London Clearing House is replacing its back-office IT infrastructure.
Java-based architecture will support new hardware and software from a number of suppliers in a three-year project worth tens of millions of pounds.
LCH acts as a central counterparty, clearing trades for exchanges including the London Stock Exchange, Euronext.Liffe and the London Metal Exchange.
In 2002 the London Clearing House cleared 370 million contracts with a face value of about £150 trillion. The project will be one of the biggest of its kind in the City of London over the next few years and follows LCH’s merger last month with its Paris-based counterpart Clearnet.
The new back-office hardware and software is understood to be based around the Java development standard J2EE. Customers such as investment banks and brokers will access LCH services via a web browser.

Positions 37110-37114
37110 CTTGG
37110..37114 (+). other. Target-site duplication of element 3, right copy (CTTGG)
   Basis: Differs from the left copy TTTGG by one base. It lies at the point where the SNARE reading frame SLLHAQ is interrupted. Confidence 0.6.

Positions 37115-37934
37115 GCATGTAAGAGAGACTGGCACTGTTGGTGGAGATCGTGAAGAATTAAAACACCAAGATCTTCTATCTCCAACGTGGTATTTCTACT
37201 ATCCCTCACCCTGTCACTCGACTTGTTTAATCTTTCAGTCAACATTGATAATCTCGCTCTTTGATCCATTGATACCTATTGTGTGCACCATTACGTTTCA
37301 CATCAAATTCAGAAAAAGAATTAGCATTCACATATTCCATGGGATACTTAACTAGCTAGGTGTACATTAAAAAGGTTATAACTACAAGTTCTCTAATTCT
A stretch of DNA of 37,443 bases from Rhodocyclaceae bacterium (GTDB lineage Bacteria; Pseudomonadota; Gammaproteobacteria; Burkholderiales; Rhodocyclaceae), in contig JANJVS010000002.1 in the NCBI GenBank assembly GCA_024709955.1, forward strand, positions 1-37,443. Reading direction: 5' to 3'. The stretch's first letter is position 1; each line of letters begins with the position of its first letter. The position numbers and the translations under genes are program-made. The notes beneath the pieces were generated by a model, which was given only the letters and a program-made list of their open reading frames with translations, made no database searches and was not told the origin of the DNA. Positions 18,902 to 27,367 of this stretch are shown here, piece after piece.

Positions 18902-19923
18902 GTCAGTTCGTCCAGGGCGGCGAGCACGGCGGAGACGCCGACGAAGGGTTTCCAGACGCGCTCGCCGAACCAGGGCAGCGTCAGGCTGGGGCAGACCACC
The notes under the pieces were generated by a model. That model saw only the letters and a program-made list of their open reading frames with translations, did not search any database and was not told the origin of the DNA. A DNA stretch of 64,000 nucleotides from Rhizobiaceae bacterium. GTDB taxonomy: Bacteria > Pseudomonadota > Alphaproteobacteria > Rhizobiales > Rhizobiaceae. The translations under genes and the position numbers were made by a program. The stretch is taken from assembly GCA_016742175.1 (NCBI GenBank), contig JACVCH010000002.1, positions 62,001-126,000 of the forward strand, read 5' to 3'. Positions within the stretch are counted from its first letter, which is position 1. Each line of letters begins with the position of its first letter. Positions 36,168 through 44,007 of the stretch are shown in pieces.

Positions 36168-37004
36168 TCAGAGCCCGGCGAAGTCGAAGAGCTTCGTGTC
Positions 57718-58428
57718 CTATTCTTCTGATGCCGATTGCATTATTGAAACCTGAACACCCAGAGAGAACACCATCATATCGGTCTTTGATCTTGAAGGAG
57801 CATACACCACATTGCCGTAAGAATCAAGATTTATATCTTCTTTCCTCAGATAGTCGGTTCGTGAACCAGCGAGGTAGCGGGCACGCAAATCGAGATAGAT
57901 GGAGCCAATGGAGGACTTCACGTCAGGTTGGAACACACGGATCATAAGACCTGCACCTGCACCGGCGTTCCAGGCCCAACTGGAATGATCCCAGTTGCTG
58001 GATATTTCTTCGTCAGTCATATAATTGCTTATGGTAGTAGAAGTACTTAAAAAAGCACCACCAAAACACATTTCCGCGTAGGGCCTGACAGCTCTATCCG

Four main suppliers – Hewlett-Packard, BEA, Oracle and ATOS Origin – will help the LCH design the new IT infrastructure and replace 30 systems.
“We are updating our legacy systems structure so as we integrate the two companies [London Clearing House and Clearnet]. There will be a single user interface through which all business will come,” said a LCH spokesman.
Dominic Connor, head of IT at King and Shaxkson bond brokers, said reliability would be central to the new system’s success. “You need highly reliable hardware and software and people who can bring a system up very quickly if it crashes,” he said.
Alan Banks, vice president of northern Europe for BEA Systems, which is supplying its enterprise integration software, EAI and Weblogic platform 8.1, said a rigorous testing regime would be a key part of the project.
“Testing is one of the biggest areas,” he said. “If anything goes wrong with the system the City pretty much stops.”